2. Following on from this, there is your own personality: who/what are you? What will you bring to the marriage? Why do you want to marry? What does marriage mean to you? Attitudes: to children? Hijaab? Religion? Etc, look at it this way: the online profile is how you will sell yourself: and it needs to be targeted and pitched as such! There are lots of time wasters online, and if you follow their unprepared lead, you’ll only attract the same!

3. So, you receive an Email, and you like the sound of it, the profile is ticking all the boxes: what next? Stay calm and play it cool! Most of us have worked our way through lots of rejecting and rejections when this finally happens: and so we get way over excited! Play it cool! Express your interest without being too over-zealous. Exchange a few Emails, exploring the themes already outlined in your profile. Do this via the marriage site initially, or else set up a separate Email address specifically for this purpose. Over at RMA we have a series of pre-marital questions you can ask. Now, I wouldn’t advise throwing all these at some one in a first letter! (I’ve actually heard of people sending an entire questionnaire to a potential partner!), come on: treat others with the respect you expect! This is not a job interview! Be calm, but purposeful, be relaxed, but not casual! Use the questions as a guide only, to tees out more information about the person. If you like, keep notes from the Emails or info you have been told, this can be helpful for clarifying thoughts later on, and verifying things that don’t add up (remember! Not every one is who they claim to be!). If you do decide to chat on the phone, or on MSN, set a fixed time, and stick to that! I.e., if you plan to chat for half an hour! Do that, and don’t go any more than 10/15 minutes over the time! Why? Simple! No matter how well you are getting on, long web chats tend to become unreal, unchartered and uncensored! They draw you in to a false sense of utopia, distract you from other things, and even from the purpose you set out on! If you sense something truly developing, that is fantastic! But it will still be there tomorrow Insha Allah! Don’t let your heart run away with you! Go slow! And in all you do, remember that Allah (SWT) sees all! If there is a conversation that you wouldn’t have in front of another, don’t be having it at this early stage, just because its online and no one else is monitoring what you are up to!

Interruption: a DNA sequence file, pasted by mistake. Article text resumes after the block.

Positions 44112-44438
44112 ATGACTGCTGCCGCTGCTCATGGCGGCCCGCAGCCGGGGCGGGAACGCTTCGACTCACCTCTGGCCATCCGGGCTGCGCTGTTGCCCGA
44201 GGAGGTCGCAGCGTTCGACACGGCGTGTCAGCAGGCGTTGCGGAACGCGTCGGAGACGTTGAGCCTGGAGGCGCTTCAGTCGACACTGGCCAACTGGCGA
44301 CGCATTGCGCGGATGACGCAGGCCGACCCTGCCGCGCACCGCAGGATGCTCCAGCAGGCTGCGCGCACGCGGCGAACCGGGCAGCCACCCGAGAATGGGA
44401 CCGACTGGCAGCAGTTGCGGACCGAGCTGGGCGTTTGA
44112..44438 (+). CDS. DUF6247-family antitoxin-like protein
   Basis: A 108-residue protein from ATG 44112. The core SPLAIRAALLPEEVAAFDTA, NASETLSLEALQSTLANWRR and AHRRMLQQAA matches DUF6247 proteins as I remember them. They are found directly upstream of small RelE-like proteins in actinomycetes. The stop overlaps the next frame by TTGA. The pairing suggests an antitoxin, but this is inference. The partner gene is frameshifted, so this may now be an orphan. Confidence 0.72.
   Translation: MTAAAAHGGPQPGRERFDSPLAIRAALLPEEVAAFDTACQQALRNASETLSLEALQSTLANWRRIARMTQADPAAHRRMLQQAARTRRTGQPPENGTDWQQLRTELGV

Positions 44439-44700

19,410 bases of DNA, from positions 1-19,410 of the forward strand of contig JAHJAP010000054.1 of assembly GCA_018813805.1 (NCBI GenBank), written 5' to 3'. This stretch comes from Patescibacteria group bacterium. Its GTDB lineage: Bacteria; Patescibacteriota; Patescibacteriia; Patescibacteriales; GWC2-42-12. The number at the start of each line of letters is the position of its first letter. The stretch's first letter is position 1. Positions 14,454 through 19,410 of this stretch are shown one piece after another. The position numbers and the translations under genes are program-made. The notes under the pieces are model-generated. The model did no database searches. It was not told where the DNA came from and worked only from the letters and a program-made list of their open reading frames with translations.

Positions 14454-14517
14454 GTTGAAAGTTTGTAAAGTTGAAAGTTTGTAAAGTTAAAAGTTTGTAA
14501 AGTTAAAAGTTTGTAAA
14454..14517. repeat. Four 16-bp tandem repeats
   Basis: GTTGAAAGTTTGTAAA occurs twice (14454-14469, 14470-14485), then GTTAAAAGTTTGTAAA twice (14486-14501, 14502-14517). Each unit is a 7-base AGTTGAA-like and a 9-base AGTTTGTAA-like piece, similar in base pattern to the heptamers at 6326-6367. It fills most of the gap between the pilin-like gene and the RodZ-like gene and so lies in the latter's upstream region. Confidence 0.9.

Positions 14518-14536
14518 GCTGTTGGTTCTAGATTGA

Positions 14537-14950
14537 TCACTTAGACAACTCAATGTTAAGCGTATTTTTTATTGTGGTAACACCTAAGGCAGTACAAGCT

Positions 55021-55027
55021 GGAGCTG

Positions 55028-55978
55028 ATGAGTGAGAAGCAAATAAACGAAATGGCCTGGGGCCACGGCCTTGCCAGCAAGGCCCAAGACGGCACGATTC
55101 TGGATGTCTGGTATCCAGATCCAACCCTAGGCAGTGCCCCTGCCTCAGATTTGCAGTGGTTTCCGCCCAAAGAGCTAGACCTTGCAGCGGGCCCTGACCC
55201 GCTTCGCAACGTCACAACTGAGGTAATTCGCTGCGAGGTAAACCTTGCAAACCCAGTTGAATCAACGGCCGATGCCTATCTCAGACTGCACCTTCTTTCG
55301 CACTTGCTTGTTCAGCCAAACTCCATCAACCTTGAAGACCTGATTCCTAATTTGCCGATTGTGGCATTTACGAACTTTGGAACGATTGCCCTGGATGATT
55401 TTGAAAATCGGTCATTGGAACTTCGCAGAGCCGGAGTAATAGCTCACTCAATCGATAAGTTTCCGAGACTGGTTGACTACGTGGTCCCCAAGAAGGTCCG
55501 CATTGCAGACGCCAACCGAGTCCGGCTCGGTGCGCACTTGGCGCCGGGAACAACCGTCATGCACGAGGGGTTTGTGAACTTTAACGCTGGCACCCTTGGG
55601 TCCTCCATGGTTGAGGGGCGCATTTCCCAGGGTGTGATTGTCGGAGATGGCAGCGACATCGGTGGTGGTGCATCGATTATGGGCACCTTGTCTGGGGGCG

4. Involve others ASAP!! If you really think there is a potential match here! Get others involved! Now, this can be tricky if your family are not Muslim! If you have a trusted friend, they can help with this, if you don’t have one person you feel you can confide in right away, introduce the other person to your social network! This can work online too: Reza introduced me to many of his friends: those he had studied with in India, back in Iran, and beyond: our communication, all be it virtual, helped me build a picture of the man I wanted to marry: and importantly, the kind of circles he moved in, and whether those were compatible with my own. From friends, you will want to involve families: and generally speaking, it is the Muslim family approval you’ll be seeking first, (that’s not to say the other side doesn’t matter of course! But in my case, we would never have got that approval, even if my man had been diamond plated!). We were fortunate in that Reza’s family approved almost immediately! However this is rarely the case! Its important, particularly for females, to insure the man has this support: if he does not, you can bet he’ll leg it when times get rough! Few men are willing to negotiate with parents, or stand up to them, plus you don’t necessarily want to be the cause of fitna between parents and their children! If you don’t see family approval, even in principal coming your way, you may need to evaluate your position within this thing!
5. 4. Finally, and perhaps most importantly, spend as much time together, (that is, real time), as you can before the marriage! Online or telephone time will only take you so far! I know this can be difficult with time zones and different countries involved, but trust me, it’s the only way! It took Reza and I almost 2 years to finally concede that we were for keeps, but I don’t regret the time, the money, the hours waiting in airports! Marriage is forever, and even your istikhara won’t come out clear, if you have doubts yourself which you know some time, some talking and some meetings will iron out for you.
6. This post is dragging on so I’ll end it here, if any one has comments or questions, leave them in the comments section and I’ll respond, or else Email me privately. Websites can be dodgy, but they are not the ‘route of all evil, as some would have you believe! In truth they are sadly often the only way for many reverts etc. They can work, as long as you are realistic, sensible and not overloaded with expectations, and may Allah (SWT) make it easy for all those who are seeking to get married, aameen!

Sunday, 19 December 2010

After Ashura ...

I wrote this poem on shaam-e-gariba, its always the most painful of nights for me, the night when the world relaxes after grief, and the ones who never knew continue existing in ignorance. Below, is a track taken from ‘Karbala, the unspoken word. I’ve included this not only to highlight the desperate need that exists for English noha/poetry, but because I think these guys have done a magnificent job at encapsulating both the tragedy, but also the mystery of Karbala. May Allah (SWT) place us among those who mourn in this world with all we possess, and are rewarded by closeness to the Ahlulbayt (A.S) in the hereafter, Insha Allah.